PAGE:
Up to 26% of U.S. homeowners who stop paying their mortgage may be doing so intentionally, not because they can't make the payments but because they don't want to put money into a house that's worth less than what they owe. That finding, from a paper by economists at the University of Chicago, Northwestern University and the European University Institute, raises some doubt about the approach the Obama Administration has taken toward stabilizing the housing market. The current approach focuses on whether or not homeowners can afford their monthly payments, and largely ignores the fact that some 20% of homeowners owe more than their house is worth a situation known as negative equity, or being "underwater," which, according to the paper's findings, may itself trigger default.
The paper's authors caution that their statistics are not exact and should be taken primarily as an indication that there is a looming problem, one that needs to be addressed. The 26% figure comes from a series of consumer surveys that feed into the Booth Chicago/Kellogg School Financial Trust Index. In December 2008 and again in March 2009, 1,000 people were surveyed and asked, among other things, if they knew anyone who had defaulted on a mortgage, and if they knew anyone who had defaulted on a mortgage even if he or she could afford to make the monthly payment. By taking the ratio of the two answers, the economists calculated that more than a quarter of defaults are, as they put it, "strategic." (Read "Home Sales Perk Up, but Expensive Houses Languish.")
"They can still afford to pay but they decide not to," says Paola Sapienza, a finance professor at Northwestern
University and one of the paper's authors. "It's very easy to do this in the U.S." Even though there are serious consequences to reneging on a home loan including wrecked credit, not being able to buy another house for years to come, the cost of moving and the social stigma associated with being a person who does not honor one's commitments lenders tend not to pursue former homeowners for the money they are owed because of the prohibitive cost of tracking down such people and suing them.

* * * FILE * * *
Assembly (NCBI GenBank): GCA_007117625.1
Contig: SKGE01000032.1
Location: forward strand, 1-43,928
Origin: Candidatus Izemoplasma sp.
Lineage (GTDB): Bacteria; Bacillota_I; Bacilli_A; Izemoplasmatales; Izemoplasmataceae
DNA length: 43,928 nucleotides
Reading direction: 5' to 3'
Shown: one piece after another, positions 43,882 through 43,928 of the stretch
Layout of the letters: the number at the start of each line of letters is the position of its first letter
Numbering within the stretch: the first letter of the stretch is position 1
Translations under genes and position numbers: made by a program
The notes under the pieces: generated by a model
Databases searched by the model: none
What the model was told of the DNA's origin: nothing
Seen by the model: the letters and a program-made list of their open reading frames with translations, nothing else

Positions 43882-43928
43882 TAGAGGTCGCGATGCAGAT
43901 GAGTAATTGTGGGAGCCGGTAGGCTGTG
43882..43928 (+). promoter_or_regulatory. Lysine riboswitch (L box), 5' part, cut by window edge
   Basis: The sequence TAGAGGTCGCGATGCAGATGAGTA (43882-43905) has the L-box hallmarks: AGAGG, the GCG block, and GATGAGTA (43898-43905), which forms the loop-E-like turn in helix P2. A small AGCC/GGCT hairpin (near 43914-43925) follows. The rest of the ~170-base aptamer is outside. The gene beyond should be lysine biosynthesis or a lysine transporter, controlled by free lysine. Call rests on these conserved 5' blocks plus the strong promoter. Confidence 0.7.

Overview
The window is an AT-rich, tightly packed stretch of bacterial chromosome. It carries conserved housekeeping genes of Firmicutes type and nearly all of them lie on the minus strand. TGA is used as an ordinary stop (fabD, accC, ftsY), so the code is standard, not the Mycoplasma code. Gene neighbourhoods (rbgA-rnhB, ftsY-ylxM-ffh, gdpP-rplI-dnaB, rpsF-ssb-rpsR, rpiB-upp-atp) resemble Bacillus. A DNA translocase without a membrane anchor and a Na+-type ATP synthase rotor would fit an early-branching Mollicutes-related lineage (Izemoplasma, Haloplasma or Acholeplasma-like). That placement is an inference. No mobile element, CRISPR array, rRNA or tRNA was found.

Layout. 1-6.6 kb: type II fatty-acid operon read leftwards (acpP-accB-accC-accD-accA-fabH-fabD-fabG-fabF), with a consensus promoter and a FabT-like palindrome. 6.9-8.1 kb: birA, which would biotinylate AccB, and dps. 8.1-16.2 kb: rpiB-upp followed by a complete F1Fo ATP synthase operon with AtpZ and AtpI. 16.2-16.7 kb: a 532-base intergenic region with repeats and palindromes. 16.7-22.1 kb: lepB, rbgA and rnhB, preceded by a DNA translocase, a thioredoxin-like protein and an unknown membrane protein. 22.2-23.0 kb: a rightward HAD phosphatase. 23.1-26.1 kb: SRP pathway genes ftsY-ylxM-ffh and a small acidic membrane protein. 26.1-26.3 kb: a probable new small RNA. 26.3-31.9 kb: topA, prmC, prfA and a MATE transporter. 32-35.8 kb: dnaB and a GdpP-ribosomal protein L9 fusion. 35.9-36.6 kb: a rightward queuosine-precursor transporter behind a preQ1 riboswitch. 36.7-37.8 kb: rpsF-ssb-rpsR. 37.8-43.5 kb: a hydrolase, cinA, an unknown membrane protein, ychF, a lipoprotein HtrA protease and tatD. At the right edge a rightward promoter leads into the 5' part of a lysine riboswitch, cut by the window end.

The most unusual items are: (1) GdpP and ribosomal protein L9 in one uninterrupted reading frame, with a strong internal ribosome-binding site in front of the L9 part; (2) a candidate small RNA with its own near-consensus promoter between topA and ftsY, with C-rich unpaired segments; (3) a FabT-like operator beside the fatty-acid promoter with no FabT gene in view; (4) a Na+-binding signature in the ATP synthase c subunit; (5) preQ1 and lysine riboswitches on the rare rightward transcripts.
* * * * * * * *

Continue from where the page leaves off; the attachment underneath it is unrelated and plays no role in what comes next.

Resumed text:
Notably, other survey data included in the paper suggest the percentage of intentional defaults may be much lower than 26%. The researchers also asked if respondents themselves would welsh on their mortgages if they were $50,000 underwater. Among the people for whom $50,000 represented less than 10% of their home's value, none would walk away. However, once $50,000 represented between 10% and 20% of the house's value, 5% said they would walk away, and when the shortfall reached 50% of home's value, a full 17% said they would. (See "Renting a Modernist House.")
When the shortfall amount in question was $100,000, the walk-away responses accelerated at a faster rate. Some 7% of people said they would intentionally default when a $100,000 shortfall represented less than 10% of their house's value. Once that shortfall represented between 50% and 60% of the home's value, an entire 25% of respondents said they would walk away. The hesitation to intentionally default when the theoretical amount of negative equity was $50,000, even when representing the same percentage of a home's value, may relate to the high fixed costs that come with walking away, such as moving.